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## Linear algebra

### Course: Linear algebra > Unit 3

Lesson 5: Eigen-everything- Introduction to eigenvalues and eigenvectors
- Proof of formula for determining eigenvalues
- Example solving for the eigenvalues of a 2x2 matrix
- Finding eigenvectors and eigenspaces example
- Eigenvalues of a 3x3 matrix
- Eigenvectors and eigenspaces for a 3x3 matrix
- Showing that an eigenbasis makes for good coordinate systems

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# Finding eigenvectors and eigenspaces example

Finding the eigenvectors and eigenspaces of a 2x2 matrix. Created by Sal Khan.

## Want to join the conversation?

- What is a null space?(24 votes)
- A null space is commonly referred to as the "kernel" of some function and is the set of all points that send a function to zero i.e all x's such that f(x)= 0 is true.

In terms of linear algebra/linear transformation/matrix algebra you can think of a null space (or kernel) as the set of all vectors v such that

Av=0 where A is a mxn matrix and 0 is the zero vector.(35 votes)

- at7:45, why does the Eigenvector equal span (1/2, 1), not span (1, - 1/2)?(9 votes)
- these are equivalent, since (1,-1/2) is in the span of (1/2,1) and vice versa. So it doesn't matter which one you choose, both statements are correct.(3 votes)

- I understand most of the process, but I feel like the initial question was unanswered. Could someone help me?

So, if I understand correctly, our initial question was "What are the Eigenvalues (lambda) and Eigenvectors (v) that satisfy the equation T(v) = A*v = lambda*v?"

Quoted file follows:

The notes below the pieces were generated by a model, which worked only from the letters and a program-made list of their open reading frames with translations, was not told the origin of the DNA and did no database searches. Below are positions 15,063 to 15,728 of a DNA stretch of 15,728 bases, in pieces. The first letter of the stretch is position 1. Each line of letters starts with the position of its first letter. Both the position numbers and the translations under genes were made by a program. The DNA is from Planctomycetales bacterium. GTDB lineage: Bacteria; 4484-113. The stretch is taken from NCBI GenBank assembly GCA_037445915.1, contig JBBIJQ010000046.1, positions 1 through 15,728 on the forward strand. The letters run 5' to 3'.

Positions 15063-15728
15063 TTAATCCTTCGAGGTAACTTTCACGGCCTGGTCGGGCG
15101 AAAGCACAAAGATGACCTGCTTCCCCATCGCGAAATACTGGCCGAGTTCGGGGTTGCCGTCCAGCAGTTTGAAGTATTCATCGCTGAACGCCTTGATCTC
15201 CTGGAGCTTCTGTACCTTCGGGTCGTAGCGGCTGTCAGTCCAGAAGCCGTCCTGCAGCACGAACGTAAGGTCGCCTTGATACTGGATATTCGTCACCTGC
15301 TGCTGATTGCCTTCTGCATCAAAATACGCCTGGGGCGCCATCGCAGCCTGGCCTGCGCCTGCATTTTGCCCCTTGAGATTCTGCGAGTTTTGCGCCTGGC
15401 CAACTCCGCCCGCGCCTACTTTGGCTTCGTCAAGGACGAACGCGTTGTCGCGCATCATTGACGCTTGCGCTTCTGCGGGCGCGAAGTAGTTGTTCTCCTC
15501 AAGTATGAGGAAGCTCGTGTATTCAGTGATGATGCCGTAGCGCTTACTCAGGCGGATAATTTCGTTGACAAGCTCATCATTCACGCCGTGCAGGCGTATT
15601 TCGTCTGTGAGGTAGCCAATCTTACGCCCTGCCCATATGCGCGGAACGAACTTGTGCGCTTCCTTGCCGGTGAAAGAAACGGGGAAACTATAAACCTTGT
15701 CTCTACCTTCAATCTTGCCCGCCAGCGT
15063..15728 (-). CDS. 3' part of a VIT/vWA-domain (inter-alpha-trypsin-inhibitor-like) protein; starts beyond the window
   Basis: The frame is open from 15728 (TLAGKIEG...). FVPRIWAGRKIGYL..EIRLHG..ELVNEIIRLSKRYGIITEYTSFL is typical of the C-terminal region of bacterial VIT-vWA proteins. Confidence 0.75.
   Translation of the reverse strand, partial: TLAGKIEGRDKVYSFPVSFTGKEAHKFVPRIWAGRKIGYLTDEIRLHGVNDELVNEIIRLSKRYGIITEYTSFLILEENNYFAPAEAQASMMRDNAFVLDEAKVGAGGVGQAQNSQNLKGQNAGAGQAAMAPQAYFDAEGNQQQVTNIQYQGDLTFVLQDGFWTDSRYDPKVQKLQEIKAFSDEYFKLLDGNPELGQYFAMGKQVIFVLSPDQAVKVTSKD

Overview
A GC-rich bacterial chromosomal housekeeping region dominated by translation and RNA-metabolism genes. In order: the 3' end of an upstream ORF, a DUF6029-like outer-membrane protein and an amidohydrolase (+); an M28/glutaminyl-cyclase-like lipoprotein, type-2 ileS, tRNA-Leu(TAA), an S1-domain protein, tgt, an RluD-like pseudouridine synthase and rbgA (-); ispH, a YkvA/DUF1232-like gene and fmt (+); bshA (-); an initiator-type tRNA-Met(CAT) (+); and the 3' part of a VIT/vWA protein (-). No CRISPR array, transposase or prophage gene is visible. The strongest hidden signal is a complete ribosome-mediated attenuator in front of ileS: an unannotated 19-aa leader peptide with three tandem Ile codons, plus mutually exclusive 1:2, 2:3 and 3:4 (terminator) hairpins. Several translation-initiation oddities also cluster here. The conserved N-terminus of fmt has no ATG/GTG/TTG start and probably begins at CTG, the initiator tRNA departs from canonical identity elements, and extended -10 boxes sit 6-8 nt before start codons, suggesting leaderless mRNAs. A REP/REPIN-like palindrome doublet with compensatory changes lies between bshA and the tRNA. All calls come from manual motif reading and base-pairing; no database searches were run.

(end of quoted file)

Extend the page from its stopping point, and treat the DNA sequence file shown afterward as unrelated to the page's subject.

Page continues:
We found the values of lambda that are possible in the previous video (link at bottom).

We then used each distinct possible value of lambda, and plugged it back in to the equation [A-(lambda*I)]v = 0 to determine all possible vectors v that would make that work (the null space).

This is where I get confused. Sal ends up talking in the end of the video (starting about11:00) about the span of these vectors, or the Eigenspace. He acts as if the Eigenspace IS the answer.

Well, is it?

The initial question was "What are the Eigenvalues (lambda) and Eigenvectors (v) that satisfy the equation T(v) = A*v = lambda*v?"

I think that the Eigenspaces would accommodate all combinations of possible Eigenvalues and Eigenvectors, but am I wrong in assuming that? Would we have to specify what the Eigenvalues are? I feel comfortable listing a span as an answer to the set of all possible Eigenvectors, but I feel like I'm not accounting for the 2 distinct Eigenvalues.

Or am I just wrong in what the initial question was?

Previous video link: https://www.khanacademy.org/math/linear-algebra/alternate_bases/eigen_everything/v/linear-algebra--example-solving-for-the-eigenvalues-of-a-2x2-matrix(6 votes)- one point of finding eigenvectors is to find a matrix "similar" to the original that can be written diagonally (only the diagonal has nonzeroes), based on a different basis.

T(v) = A*v = lambda*v is the right relation. the eigenvalues are all the lambdas you find, the eigenvectors are all the v's you find that satisfy T(v)=lambda*v, and the eigenspace FOR ONE eigenvalue is the span of the eigenvectors cooresponding to that eigenvalue.